True to form, PASOK wavers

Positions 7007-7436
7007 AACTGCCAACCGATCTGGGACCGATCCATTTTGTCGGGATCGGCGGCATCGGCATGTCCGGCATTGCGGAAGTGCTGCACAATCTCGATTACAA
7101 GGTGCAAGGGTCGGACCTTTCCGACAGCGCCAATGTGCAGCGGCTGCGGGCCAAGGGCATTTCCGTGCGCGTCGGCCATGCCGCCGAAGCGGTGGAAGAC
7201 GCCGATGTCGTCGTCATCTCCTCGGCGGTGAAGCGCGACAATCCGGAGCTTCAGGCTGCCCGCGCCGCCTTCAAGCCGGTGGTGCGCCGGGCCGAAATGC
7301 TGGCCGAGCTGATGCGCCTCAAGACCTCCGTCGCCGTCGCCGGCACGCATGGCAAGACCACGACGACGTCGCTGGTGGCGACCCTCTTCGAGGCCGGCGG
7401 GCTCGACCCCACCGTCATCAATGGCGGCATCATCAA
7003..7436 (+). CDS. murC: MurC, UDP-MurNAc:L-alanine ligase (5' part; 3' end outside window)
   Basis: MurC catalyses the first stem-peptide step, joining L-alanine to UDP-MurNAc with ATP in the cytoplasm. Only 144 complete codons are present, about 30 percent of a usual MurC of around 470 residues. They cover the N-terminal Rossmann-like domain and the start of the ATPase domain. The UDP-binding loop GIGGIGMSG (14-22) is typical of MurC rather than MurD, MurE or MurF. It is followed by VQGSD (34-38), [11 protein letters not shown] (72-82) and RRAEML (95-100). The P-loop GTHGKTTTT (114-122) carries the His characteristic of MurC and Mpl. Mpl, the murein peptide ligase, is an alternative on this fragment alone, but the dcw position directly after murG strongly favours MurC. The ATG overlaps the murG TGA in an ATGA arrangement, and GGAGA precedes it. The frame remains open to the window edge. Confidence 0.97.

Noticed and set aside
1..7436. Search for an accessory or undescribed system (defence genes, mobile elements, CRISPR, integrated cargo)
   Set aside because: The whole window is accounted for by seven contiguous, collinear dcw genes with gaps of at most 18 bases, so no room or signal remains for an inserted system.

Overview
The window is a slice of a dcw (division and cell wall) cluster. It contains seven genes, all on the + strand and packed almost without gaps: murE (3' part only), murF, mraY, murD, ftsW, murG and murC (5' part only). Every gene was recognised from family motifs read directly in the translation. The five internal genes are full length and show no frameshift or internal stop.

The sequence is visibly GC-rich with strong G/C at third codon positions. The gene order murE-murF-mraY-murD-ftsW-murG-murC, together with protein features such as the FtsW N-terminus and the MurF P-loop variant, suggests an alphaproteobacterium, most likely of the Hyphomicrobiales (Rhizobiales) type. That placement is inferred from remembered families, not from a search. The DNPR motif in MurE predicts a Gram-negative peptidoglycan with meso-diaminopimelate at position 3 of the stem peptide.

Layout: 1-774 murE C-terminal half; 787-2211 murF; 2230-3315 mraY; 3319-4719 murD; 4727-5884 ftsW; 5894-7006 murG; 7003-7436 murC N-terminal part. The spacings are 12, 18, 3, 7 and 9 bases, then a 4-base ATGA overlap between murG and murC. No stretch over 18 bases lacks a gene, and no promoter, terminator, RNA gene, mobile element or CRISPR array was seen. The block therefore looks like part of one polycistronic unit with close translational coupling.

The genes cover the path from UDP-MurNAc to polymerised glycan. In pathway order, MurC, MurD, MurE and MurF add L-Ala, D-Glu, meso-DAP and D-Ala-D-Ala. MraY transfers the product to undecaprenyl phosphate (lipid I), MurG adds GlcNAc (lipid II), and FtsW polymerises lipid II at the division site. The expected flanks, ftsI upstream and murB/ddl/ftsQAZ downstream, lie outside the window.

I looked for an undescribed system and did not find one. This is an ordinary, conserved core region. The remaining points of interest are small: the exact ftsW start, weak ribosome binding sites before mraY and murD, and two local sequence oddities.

The surprise sacking of Yiannos Papantoniou, Greece’s economy czar under the old-style as well the reformist PASOK government, added to the confusion within the Socialist camp, sparking a new round of navel gazing. Many agreed that George Papandreou’s macho posturing was necessary as PASOK cannot afford to appear confused on the the issue. But others said that the Socialist leader merely took a long-awaited opportunity to rid his party of some irksome barons. Whatever his motives, Papandreou’s decision to oust the pioneer of Emporiki Bank’s privatization remains a riddle. Few people seem to grasp PASOK’s stand on the bank’s takeover by France’s Credit Agricole. Back in 2000, the administration of Costas Simitis and then Emporiki Bank governor Yiannis Stournaras had shown interest in selling the lender to foreign owners. So what is the fuss all about? Is it just that PASOK deemed the price tag too low? But the price is determined by an entire range of different factors that have nothing to do with people’s sentimental attachment to state property. In the age of globalization, epithets such as «public good» or «public property» have become an anachronism, used and abused by the left – with no more meaning than the call for every public enterprise to have only one share owned by the state. So where does PASOK really stand on this issue? And why is that a question to virtually all commentators? And it calls for a second question: Had Papantoniou, PASOK’s most enduring finance minister, ever been asked his opinion on the issue? Perhaps he should have been, as he was among the main champions of a particular economic model put forward by an administration that also compromised PASOK’s current leader and its spokesman on financial issues, Vasso Papandreou…

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